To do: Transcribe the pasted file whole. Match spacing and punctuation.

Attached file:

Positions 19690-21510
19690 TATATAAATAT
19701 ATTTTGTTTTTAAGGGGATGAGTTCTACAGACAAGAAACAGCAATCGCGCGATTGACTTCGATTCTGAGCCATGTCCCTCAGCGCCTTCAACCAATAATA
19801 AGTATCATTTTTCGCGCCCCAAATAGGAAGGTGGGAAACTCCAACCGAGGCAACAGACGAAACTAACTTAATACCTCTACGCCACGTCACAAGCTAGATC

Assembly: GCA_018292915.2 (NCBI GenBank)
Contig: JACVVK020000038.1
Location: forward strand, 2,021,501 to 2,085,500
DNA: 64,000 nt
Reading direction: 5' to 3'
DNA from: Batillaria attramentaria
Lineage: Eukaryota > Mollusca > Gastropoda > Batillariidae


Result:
Positions 19690-21510
19690 TATATAAATAT
19701 ATTTTGTTTTTAAGGGGATGAGTTCTACAGACAAGAAACAGCAATCGCGCGATTGACTTCGATTCTGAGCCATGTCCCTCAGCGCCTTCAACCAATAATA
19801 AGTATCATTTTTCGCGCCCCAAATAGGAAGGTGGGAAACTCCAACCGAGGCAACAGACGAAACTAACTTAATACCTCTACGCCACGTCACAAGCTAGATC

Assembly: GCA_018292915.2 (NCBI GenBank)
Contig: JACVVK020000038.1
Location: forward strand, 2,021,501 to 2,085,500
DNA: 64,000 nt
Reading direction: 5' to 3'
DNA from: Batillaria attramentaria
Lineage: Eukaryota > Mollusca > Gastropoda > Batillariidae